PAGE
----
|National Football League|
Beras' Cutler, Marshall renew their connection
Whether it's on the field or in their friendship, the two seem inseparable as they attempt to establish what the Bears hopes could be the best passing combination in the history of a franchise known for running backs and defense.
"You can put a good quarterback and a good receiver together, but it's not always going to mesh because sometimes you don't see the field the same way or see things off the field the same way," Marshall said. "And Jay and I, I don't know why, but we see things the same way."
In Denver, the combo meshed almost from the start. Cutler finished third in the NFL in passing yards in 2008 (4,526) and Marshall was third in receptions (104) and seventh in yardage (1,265). They developed what the two have described as a sort of "sixth sense" for each other in the passing game, as well as a relationship that the Bears hope can help Marshall cope with the borderline personality disorder that he has cited for off-field problems.
So at Bears camp, it's Cutler and Marshall at lunch. Cutler and Marshall playing board games in the dorm. Most important, it's Cutler and Marshall on the practice field.
"It's just natural," Marshall said. "Our rooms are right next to each other and I think we're really focused and we understand how we need each other."
The friendship was the easy part. The two had always kept in touch after leaving Denver, even if Marshall describes the relationship as "fireworks or fiery."
"It's always been that way, and it's not always fun," Marshall said. "It's not always good, even walking around here (at camp)."
On the field, they are getting used to a new passing offense while working with quarterbacks coach Jeremy Bates, their former QB coach in Denver. It's not exactly the same as Denver's attack, though it has many of the same elements. Sometimes the passing game flows, and often it is shut down by the Bears' defense.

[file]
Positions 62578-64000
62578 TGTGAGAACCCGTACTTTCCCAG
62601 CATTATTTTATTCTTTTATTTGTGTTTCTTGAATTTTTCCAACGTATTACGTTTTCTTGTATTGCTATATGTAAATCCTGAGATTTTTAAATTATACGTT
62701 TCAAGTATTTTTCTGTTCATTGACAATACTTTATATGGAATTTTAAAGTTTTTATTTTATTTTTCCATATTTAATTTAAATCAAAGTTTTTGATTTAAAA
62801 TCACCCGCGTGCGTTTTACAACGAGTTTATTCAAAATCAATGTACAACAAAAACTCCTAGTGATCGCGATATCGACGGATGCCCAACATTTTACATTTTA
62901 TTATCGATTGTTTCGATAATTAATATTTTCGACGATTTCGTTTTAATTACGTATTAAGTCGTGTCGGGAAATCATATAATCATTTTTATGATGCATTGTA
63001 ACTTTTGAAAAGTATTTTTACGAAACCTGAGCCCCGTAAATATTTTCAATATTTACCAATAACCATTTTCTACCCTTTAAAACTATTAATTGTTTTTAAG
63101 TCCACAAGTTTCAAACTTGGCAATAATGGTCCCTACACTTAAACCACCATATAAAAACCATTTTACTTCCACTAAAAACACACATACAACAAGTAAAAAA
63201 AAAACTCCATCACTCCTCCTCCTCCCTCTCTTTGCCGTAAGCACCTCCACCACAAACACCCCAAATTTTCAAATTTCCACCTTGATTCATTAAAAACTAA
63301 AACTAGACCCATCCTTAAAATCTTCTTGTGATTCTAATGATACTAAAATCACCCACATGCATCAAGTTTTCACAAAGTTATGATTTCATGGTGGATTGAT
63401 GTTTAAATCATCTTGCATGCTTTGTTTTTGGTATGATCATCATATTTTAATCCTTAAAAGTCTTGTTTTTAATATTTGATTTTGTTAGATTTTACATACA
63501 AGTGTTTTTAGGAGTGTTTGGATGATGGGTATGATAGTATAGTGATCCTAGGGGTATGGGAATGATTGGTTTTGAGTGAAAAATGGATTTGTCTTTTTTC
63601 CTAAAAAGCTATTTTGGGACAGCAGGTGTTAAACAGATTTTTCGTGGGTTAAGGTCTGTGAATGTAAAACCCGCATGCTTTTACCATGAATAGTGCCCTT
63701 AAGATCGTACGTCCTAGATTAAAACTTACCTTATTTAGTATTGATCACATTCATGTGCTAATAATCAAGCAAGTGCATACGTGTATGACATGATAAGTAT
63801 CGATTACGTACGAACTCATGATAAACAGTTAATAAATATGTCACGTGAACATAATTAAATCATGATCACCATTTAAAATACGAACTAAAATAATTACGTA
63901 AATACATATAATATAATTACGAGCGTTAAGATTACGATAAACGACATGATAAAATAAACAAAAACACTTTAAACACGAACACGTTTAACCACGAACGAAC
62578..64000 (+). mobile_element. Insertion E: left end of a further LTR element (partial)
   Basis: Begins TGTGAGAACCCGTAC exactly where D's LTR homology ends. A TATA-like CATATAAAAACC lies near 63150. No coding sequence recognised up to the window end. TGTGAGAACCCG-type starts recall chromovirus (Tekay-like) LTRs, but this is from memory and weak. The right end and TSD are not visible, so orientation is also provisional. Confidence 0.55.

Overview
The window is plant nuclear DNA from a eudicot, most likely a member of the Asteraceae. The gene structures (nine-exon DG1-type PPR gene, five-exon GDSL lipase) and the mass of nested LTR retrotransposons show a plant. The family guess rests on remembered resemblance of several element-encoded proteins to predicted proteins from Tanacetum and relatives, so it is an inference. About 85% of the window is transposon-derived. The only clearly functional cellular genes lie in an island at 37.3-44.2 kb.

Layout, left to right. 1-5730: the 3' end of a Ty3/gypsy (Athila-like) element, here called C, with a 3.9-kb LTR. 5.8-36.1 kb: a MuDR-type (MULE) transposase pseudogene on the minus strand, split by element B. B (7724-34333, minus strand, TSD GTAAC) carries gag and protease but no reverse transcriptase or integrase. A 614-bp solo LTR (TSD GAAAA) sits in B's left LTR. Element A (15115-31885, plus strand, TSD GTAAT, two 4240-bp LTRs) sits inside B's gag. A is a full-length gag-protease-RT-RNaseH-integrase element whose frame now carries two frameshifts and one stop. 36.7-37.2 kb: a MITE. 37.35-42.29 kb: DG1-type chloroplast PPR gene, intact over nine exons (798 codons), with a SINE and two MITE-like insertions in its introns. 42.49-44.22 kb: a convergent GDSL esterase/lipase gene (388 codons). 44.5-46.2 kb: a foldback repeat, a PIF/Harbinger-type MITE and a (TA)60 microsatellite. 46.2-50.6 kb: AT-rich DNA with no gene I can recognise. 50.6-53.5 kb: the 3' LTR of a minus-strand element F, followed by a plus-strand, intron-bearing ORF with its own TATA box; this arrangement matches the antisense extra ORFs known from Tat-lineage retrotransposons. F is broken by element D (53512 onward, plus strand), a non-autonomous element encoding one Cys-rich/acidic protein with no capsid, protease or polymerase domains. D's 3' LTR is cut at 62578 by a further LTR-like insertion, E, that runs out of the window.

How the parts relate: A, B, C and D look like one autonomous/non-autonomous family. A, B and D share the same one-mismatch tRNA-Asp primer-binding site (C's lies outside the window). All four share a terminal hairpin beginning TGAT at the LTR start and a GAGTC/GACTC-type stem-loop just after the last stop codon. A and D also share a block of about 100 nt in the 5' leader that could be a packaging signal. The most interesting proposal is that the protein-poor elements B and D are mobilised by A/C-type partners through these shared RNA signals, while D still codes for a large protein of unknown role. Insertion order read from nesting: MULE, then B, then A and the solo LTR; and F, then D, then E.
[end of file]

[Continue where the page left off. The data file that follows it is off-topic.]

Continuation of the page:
In one recent practice, Marshall hauled in three deep passes and a short one-hander.
"A couple nights ago we were doing well," Cutler said. "It's just on and off, but that's with everybody in camp. It's early. We're clicking on stuff. Some other things we have to work through and get back some chemistry. But we're definitely heading in the right direction."
In another session, Marshall seemed a bit sloppy and had several passes go off his hands while being blanketed by Pro Bowl cornerback Charles Tillman. Dropped passes have plagued him at times in his career.
"He's still trying to get used to it, but he understands and knows that that's something that we have to work on," receivers coach Darryl Drake said. "We can't drop the football. I expect him to make those non-routine catches, and he expects to make them."
During three years apart from Cutler, Marshall cemented his credentials as a receiver with back-to-back 1,000-yard seasons in Miami despite a revolving door quarterback situation and a hip injury. Cutler, meantime, has struggled without the bona fide go-to receiver and with staying healthy behind a porous line.
Cutler thinks the time he's been away from Marshall and Bates both may have benefited all of them.
"We've all three been in different systems and kind of have a better feel of what we like and dislike," he said.
The Bears haven't had a 1,000-yard receiver since Marty Booker in 2002 and only once had a receiver lead the league in receiving yards. Their all-time passer played in the 1940s (Sid Luckman) and most effective quarterback-wide receiver passing combination might have been Bill Wade to Johnny Morris in the 1960s.
Cutler and Marshall appear capable of changing this and their first preseason test will come Thursday at Soldier Field against a team familiar to both: Denver.
"I think we've got more weapons now," Cutler said. "We've got some guys that can really play on the outside. We've got some big tight ends. So we've got a lot of weapons. We've only got one ball."
Chances are the place it will go most often will be toward Marshall.
Updated August 4, 2012